I could use these suggestions as I work in my practicum placement as I pull out students for intervention services.  The charter school has two computers in most classrooms and a few laptops that can be used.  There are also a a smart board in most rooms.  I would use the suggestions above to work with these students on different skills and strategies.  There are numerous resources on the web that would be beneficial in addition to the ones mentioned in the book.  It is important to remember that the students are young and may not be fluent in navigating the web.  One way I could use digital literacy would be to create a personal blog for each student and use it as a place to post their work, list their activities and chart their progress.  I could do the first post my self, and then assist the student in the future until they were their own blog master.  This blog would be a good way for parents to stay informed of their child's work as well as a great resource to pull up when discusing a studnet with another teacher or the building principal.

In regards to subject and what we teach about digital writing it is important to remember that digital writing changes based on its purpose and context.  The definition of writing as putting words on paper or screen is not longer sufficient.  We need to consider what it really means to be a writer.  Hicks (2009) suggests that you ask your self and your students what counts as writing, what you enjoy about digital texts, and what is common about good writing in both print and digital forms.  It is also important to consider what the writing process looks like in regards to digital writing.  Hicks also suggests that we create and show our students a variety of different digital writing tools using a variety of different genres and reflect on why they are useful (p. 131-132).

My students are relatively young and still learning and developing their writing process.  I suggest that they should be taught both writing in print and digital modes.  This way they will be familiar and comfortable with both modes as they continue their schooling.  It will also help them distinguish which forms would be most appropriate for different tasks and assignments and be more willing to take risks.

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Digital writing should be taught explicitly by a teacher and also thought virtual spaces.  The structure of both spaces needs to match up and be appropriate in regards to the goals we are working towards and students we are working with.  Some important aspects of the classroom set up include the height of the computer screens, when to use laptops versus desktop computers, and ease of motion in the room.  In regards to the virtual spaces you need to decide what tool is best for the task, what the usernames and passwords will be, and how do you encourage students to share and respond to each other’s work.

I believe that Discovery is in a pretty good spot with resources to start a digital writing workshop.  There are two desktop computers in the classroom and a cart of laptops that can be used as well.  The smart board is also a great tool, especially when it comes to teaching lessons, modeling, and large group activities.  I believe that a computer lab would be the next step to take to really make the digital workshop a success.  This will allow for the students to gather in a central location and each student will be able to have their own computer.  There will need to be a lot of explicit instruction and modeling to teach the concept of the digital writing workshop form the start.  The students will have to learn what to do and what not to do during this time.  I am sure that with time and commitment the digital writers workshop will be a success!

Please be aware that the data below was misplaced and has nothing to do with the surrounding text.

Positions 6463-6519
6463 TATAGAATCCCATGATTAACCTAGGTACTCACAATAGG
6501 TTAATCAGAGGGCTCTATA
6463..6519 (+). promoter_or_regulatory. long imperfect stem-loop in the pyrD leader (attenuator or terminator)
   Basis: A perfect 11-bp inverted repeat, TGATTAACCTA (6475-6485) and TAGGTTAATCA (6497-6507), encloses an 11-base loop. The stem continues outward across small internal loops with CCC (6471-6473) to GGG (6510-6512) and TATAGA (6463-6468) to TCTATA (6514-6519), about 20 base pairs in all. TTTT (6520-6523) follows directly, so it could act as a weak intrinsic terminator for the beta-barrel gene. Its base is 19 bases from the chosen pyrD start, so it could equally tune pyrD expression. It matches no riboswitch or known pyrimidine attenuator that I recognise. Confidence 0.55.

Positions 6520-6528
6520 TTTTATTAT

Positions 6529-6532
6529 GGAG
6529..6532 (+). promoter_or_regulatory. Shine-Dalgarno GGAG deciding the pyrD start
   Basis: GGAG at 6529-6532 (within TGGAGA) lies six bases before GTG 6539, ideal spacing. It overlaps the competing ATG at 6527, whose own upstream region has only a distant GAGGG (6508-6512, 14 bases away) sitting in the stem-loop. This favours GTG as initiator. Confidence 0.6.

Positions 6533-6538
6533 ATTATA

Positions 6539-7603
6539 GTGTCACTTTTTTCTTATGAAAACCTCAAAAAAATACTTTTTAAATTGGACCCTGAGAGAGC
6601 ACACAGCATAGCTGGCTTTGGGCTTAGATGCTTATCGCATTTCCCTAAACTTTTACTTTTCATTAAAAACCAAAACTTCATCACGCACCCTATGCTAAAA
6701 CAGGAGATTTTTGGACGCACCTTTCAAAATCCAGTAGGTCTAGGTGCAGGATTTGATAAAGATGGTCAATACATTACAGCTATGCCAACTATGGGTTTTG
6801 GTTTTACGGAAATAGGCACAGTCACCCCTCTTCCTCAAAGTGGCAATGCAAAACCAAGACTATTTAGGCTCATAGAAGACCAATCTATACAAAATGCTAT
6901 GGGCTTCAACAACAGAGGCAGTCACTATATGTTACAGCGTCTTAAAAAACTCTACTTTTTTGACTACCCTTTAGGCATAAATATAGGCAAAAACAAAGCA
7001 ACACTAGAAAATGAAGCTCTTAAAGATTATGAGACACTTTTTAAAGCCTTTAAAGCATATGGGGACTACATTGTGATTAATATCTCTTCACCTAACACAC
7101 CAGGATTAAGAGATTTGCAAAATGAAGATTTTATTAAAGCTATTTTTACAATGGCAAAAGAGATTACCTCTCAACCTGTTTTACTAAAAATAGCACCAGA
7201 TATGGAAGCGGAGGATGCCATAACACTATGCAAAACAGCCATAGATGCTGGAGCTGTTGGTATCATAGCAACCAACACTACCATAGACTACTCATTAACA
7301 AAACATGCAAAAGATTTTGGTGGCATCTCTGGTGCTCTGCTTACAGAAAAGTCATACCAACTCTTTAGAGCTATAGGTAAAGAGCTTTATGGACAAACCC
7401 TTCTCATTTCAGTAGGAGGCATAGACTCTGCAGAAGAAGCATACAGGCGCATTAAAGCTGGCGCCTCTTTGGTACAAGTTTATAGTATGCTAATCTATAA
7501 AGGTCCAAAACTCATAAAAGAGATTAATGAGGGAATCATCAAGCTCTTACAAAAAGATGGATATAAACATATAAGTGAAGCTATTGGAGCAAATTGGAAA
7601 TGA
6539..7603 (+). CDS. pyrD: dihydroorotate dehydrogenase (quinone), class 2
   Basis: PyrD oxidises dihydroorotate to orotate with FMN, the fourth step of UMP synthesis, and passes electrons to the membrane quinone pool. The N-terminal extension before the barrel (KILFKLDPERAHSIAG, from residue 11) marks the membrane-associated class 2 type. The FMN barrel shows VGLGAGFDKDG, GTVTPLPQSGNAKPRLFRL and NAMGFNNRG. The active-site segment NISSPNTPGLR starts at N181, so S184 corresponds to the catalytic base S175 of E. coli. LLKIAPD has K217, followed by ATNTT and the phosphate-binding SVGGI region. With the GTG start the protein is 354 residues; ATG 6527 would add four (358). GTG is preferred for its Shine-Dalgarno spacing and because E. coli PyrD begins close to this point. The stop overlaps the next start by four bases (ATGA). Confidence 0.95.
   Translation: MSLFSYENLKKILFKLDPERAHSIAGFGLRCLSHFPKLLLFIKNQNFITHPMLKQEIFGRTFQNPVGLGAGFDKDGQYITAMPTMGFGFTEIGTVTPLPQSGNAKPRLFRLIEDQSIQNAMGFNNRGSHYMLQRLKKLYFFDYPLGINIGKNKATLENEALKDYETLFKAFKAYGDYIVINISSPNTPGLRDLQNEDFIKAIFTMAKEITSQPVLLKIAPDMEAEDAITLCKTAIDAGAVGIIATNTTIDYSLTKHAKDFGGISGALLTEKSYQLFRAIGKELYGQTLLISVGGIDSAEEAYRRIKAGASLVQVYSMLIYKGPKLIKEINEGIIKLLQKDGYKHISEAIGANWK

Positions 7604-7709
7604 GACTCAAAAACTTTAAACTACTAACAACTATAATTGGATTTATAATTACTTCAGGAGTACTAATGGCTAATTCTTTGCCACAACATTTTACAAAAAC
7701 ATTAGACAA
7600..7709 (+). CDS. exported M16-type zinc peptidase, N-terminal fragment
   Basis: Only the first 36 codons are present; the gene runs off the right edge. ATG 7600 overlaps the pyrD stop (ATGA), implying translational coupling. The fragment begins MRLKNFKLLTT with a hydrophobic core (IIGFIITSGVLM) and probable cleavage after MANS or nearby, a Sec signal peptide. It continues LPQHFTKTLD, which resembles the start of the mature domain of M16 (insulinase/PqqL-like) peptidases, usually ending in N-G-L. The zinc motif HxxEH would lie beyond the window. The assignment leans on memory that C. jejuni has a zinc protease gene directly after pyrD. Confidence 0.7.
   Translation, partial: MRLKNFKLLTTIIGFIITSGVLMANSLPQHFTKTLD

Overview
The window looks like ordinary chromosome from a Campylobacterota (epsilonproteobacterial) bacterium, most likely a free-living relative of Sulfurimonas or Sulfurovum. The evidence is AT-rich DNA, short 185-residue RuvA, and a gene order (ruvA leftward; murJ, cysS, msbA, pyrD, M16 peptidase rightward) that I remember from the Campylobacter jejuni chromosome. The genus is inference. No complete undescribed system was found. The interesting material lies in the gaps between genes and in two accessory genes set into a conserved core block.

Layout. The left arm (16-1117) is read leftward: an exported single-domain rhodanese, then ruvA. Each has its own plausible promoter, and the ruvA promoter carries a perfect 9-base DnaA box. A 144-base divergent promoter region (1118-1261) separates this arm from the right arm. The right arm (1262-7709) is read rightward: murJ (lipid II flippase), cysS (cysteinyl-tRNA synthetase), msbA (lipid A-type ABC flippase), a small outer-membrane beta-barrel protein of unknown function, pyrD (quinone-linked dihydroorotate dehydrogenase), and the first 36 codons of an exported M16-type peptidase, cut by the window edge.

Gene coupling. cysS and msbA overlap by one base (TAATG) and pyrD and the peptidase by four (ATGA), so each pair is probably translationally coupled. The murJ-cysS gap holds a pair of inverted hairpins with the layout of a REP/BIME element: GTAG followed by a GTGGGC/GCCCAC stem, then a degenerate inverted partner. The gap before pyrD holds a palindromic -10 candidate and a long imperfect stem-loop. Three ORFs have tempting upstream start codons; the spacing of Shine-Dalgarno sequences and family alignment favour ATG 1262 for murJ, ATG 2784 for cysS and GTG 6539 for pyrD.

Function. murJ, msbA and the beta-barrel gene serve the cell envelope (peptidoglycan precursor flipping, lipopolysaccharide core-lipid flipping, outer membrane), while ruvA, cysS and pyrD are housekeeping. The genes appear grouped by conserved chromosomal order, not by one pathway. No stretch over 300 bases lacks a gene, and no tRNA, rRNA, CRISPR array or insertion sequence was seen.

Wednesday, September 5, 2012

Entry #1

I have had many experiences teaching writing in my student teaching experiences, field placements, and substitute teaching experiences.  There are different aspects of teaching writing that I feel very comfortable with, and other that I do not.  As a young professional it is important to remember what core principles you value and incorporate them in your classroom.

I believe that there needs to be time for students to write for enjoyment, in addition to more structured assignments.  The balance of these approaches requires the teacher to remember that free writing is crucial and time must be allowed for students to explore their own creativity.  Other assignments can be more structured, and this helps bring students out of their comfort zone and meet the objectives of that particular assignment.  Free writing should be used to help foster the lover for writing in students and remind them that there are many uses for writing.  Too often, students begin to resent and avoid writing because their love for writing has been extinguished.  Choice and free writing will help to reignite the flame.

I also believe that conferencing wtih studnets is especially benificial for both teahcers and studnets.  It gives the teacher a glimpse of the strengths and weaknesses in their students writing and then will help them design lessons and provide interventions to target those gaps.  It also helps studnets stay on track learn how to successfully use the writing process.  It also validates their efforts and shows that the teacher really cares about their writing and will help them improve.  Conferences can be done as a whole group, small group, individually, or student run.  Each format has merit and can be used in different situations.

....TO BE CONTINUED